Interview with Frank Jones, US Army

Interview with Frank Jones, US Army

Name: Frank Jones

Military Branch & Rank: US Army, Sergeant

Dates of Service: August 2001 – August 2005

Date of Interview: June 20, 2019

Interviewer: Michael D. Brown

Audio Producer: Laura Bang

Length of Interview: 38 minutes

Transcribed by: Nicholas Coscarelli

Edited and annotated by: Meg Piorko

URL for Audio:


MICHAEL BROWN (INTRO): Thank you for joining us today. My name is Michael Brown, and we are here today at Villanova University recording another installment of the Voices of Villanova’s Veterans.

BROWN: Welcome to our next edition of Voices of Villanova’s Veterans. My name is Mike Brown. I am the Director of Veterans and Military Service Members here at Villanova University and we are up here in Falvey Library in the Rare Book Room. And today I am joined by Frank Jones who is a current student here at Villanova University and is also an Army Veteran. So welcome Frank and it’s great to have you here today.

FRANK JONES: Thank you.

BROWN: So, if you want to start, please tell me when you were born and where you were born, and we’ll start from there.

JONES: I was born October 28th, 1982, in Coatesville, Pennsylvania.

BROWN: And were you an only child? Do you have a lot of brothers and sisters?

JONES: I actually have 17 siblings.

BROWN: 17 siblings.

JONES: That is correct.

BROWN: Wow. So, do you know all of their names?

JONES: I do but I need to pull my hand out and count to make sure I don’t forget someone when I try to go through it.

BROWN: So, what is it like growing up with 17 siblings?

JONES: It was different. It was definitely a great experience. There was never a lack of companionship or friendship, so I enjoyed it.

BROWN: I’m sure there was no lack of dull moments either.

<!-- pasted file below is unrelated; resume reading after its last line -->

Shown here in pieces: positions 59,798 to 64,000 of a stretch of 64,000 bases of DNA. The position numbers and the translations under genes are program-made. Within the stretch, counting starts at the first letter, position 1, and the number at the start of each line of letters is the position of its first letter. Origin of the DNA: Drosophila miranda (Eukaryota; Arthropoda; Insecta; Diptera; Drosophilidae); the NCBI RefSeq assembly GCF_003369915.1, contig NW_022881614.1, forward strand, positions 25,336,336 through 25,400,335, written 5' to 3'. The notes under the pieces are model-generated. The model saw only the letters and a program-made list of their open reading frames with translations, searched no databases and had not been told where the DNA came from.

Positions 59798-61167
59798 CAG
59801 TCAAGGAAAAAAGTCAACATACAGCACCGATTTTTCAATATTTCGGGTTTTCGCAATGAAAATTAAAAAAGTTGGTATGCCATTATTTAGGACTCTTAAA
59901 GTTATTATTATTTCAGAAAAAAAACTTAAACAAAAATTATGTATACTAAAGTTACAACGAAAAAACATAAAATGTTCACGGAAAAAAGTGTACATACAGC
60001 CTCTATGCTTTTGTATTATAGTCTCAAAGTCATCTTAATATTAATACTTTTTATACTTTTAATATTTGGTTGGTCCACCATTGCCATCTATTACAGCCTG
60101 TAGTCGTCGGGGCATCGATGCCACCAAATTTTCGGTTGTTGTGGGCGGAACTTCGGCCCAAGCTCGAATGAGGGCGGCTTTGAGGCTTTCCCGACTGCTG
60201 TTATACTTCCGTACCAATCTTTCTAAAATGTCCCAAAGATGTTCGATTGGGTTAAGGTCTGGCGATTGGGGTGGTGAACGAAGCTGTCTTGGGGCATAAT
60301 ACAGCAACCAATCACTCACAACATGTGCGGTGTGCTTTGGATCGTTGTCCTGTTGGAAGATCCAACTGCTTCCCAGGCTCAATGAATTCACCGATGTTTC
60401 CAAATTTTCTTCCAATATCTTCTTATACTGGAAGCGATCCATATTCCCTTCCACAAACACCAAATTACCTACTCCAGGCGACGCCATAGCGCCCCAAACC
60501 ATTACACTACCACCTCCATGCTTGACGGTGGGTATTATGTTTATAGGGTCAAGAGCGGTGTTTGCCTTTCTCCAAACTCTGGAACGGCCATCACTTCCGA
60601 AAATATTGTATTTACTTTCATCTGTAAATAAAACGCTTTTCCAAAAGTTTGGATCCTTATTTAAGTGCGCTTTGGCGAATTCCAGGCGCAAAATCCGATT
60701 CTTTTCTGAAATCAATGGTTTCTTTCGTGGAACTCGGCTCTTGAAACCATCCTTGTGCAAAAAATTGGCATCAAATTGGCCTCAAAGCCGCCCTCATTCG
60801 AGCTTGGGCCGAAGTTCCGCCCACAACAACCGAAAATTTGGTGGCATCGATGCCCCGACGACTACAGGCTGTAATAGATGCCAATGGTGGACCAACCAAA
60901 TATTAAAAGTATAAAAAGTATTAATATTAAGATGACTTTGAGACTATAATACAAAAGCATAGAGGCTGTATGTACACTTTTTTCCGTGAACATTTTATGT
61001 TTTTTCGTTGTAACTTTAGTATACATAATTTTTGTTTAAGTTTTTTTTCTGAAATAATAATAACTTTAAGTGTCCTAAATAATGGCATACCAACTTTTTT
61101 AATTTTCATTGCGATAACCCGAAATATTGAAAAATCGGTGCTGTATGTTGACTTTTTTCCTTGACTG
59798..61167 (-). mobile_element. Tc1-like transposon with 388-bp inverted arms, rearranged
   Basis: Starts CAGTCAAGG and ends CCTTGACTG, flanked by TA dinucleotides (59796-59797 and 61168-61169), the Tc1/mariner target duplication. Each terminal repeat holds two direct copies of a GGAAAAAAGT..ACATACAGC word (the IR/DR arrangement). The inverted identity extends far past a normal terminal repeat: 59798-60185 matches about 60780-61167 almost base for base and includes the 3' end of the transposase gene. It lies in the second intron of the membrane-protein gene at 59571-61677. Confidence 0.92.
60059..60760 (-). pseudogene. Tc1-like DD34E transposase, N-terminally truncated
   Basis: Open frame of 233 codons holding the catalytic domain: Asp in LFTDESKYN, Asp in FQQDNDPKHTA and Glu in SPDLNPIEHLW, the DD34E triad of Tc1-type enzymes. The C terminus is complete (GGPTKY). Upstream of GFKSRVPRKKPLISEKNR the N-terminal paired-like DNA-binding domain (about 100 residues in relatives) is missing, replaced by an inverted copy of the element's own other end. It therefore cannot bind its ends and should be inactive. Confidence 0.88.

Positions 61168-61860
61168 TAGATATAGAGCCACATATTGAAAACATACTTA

JONES: That is correct.

BROWN: Your excitement was probably off the charts. So, what is the age variance of those 17?

JONES: The age variance, I want to say my youngest sister is 15 and my oldest sister is 55.

BROWN: And how many boys and how many girls?

JONES: There are four boys and the rest are girls.

BROWN: Wow. That is fascinating. Was there like a skirmish every day at breakfast to see who got to eat? You know what I mean?

JONES: Not really, due to the age difference. So, you had some who were older, some who were younger. When I was younger there weren’t as many. So, more were produced in that period of time than those issues.

BROWN: Sure. That is fascinating. All right. So, you’re born in Coatesville, Pennsylvania and you’re one of 17, which is, again, this is fascinating. What’s your childhood like? Did you go to what school did you go to?

JONES: My childhood I want to say was great. I went to Rainbow Elementary School and South Brandywine Middle School. My family were actors. So, they started the Coatesville Cultural Society, which was a non-profit theater in the city I grew up in. So, they would perform for the assemblies at the schools and things of that nature. So, it was definitely a good time.

BROWN: And did you learn that trade as well or were you sort of a spectator?

JONES: I did not. I mostly spectated. Hence, I’m currently in the accounting profession, which is more of a lean back and out of the sight role.

BROWN: Well, that’s great. And were any of your siblings? Did they take up that trade?

JONES: I want to say about half of my siblings did. And they’re still currently going that route.

BROWN: Okay, that’s great. What high school did you attend?